The second part of the example is the source file with the custom controls and the interface. Notice that the IZipCode interface exposes one method, and that this method as implemented in the custom ZipCodeWebPart control serves as a callback method to enable ZipCodeWebPart to act as a provider in a connection scenario. The other control, WeatherWebPart, acts as the consumer control in a connection; it can consume the particular interface provided by ZipCodeWebPart. In a real application, WeatherWebPart could consume a personalized ZIP Code value from the provider, and then provide graphical weather information to users.

For the code example to run, you must compile this source code. You can compile it explicitly and put the resulting assembly in your Web site's Bin folder or the global assembly cache. Alternatively, you can put the source code in your site's App_Code folder, where it will be dynamically compiled at run time. This code example uses dynamic compilation; therefore, notice that the Register directive for this component at the top of the Web page contains only TagPrefix and Namespace attributes, without an Assembly attribute. For a walkthrough that demonstrates how to compile, see Walkthrough: Developing and Using a Custom Web Server Control.

No code example is currently available or this language may not be supported.

The third part of the code example is the Web page. Notice that it contains two WebPartZone zones, with the first one containing the two custom WebPart controls. There is also a CatalogZone zone, which contains a standard Calendar control that users can add to the page. The <asp:connectionszone> element provides a connection UI for users to create connections between controls. In the Page_PreRender method, notice that it checks to see whether the personalization data has changed and, if so, updates the text of Label1.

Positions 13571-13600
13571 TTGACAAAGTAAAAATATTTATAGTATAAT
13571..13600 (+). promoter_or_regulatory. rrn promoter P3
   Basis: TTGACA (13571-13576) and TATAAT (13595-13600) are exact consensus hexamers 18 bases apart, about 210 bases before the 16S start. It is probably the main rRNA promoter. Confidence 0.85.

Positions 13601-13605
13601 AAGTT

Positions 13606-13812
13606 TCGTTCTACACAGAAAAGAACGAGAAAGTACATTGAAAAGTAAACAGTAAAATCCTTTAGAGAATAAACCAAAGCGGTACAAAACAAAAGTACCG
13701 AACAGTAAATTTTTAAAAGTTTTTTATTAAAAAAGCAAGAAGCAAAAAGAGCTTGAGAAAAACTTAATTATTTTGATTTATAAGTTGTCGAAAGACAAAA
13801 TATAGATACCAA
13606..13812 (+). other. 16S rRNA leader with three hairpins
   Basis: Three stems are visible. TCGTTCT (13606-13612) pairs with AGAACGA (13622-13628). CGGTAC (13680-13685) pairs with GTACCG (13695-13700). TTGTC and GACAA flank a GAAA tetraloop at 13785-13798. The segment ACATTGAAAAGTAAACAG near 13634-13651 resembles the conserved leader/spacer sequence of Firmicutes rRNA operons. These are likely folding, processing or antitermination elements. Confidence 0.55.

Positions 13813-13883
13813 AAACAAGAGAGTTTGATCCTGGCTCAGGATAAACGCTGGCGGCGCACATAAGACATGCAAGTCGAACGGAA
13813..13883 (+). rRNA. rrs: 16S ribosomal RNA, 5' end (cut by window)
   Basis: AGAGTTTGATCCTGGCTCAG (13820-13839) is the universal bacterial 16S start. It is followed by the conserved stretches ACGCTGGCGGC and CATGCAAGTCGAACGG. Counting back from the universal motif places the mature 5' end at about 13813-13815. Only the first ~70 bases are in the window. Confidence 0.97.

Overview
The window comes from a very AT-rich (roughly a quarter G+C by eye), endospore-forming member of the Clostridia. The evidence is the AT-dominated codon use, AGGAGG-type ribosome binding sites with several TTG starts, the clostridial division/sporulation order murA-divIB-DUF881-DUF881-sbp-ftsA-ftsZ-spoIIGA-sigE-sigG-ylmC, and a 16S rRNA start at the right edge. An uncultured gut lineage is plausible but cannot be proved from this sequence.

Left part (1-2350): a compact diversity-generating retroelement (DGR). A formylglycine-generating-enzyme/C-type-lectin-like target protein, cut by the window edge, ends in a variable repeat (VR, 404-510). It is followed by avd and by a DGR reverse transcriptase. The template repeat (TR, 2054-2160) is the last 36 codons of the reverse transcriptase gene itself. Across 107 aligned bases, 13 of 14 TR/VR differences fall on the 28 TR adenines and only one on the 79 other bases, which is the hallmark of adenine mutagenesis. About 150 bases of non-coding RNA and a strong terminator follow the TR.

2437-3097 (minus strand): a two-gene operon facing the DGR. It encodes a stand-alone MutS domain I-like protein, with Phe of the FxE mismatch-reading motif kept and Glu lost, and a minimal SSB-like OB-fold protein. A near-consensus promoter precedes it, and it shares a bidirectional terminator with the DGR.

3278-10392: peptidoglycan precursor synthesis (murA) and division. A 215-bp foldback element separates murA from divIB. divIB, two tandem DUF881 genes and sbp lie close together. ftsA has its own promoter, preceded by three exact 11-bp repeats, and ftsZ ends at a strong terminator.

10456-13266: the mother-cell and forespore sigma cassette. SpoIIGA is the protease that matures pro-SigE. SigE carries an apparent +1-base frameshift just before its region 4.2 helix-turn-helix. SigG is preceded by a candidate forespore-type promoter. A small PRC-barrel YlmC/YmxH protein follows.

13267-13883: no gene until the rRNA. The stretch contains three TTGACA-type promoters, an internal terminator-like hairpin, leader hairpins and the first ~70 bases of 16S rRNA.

No code example is currently available or this language may not be supported.

After you load the page in a browser, try to create some of the scenarios listed in the Remarks section of this topic that will change the personalization data. As you make various changes, when a change involves one of the personalization scenarios tracked by the WebPartManager control, the text of the Label1 control is displayed to indicate that personalization data has changed. For example, you can:

  • Create a connection between controls by clicking the Connect WebPart Controls button.

  • Use the Display Mode drop-down list control to switch the page to catalog mode, and add the My Calendar control to the second WebPartZone zone.

  • Change the page back to browse mode, click on the verbs menu (shown with an arrow symbol in the title bar) for the My Calendar control, and select Close to close it and add it to the page catalog.

  • Return the page to catalog mode, and add the My Calendar control back to the page.

  • Use the Display Mode control to switch the page to design mode, and rearrange the layout of the controls by dragging one or more of them to another zone, or to a different position in the same zone.

.NET Framework

Supported in: 4.5.2, 4.5.1, 4.5, 4, 3.5, 3.0, 2.0

Windows 8.1, Windows Server 2012 R2, Windows 8, Windows Server 2012, Windows 7, Windows Vista SP2, Windows Server 2008 (Server Core Role not supported), Windows Server 2008 R2 (Server Core Role supported with SP1 or later; Itanium not supported)

The .NET Framework does not support all versions of every platform. For a list of the supported versions, see .NET Framework System Requirements.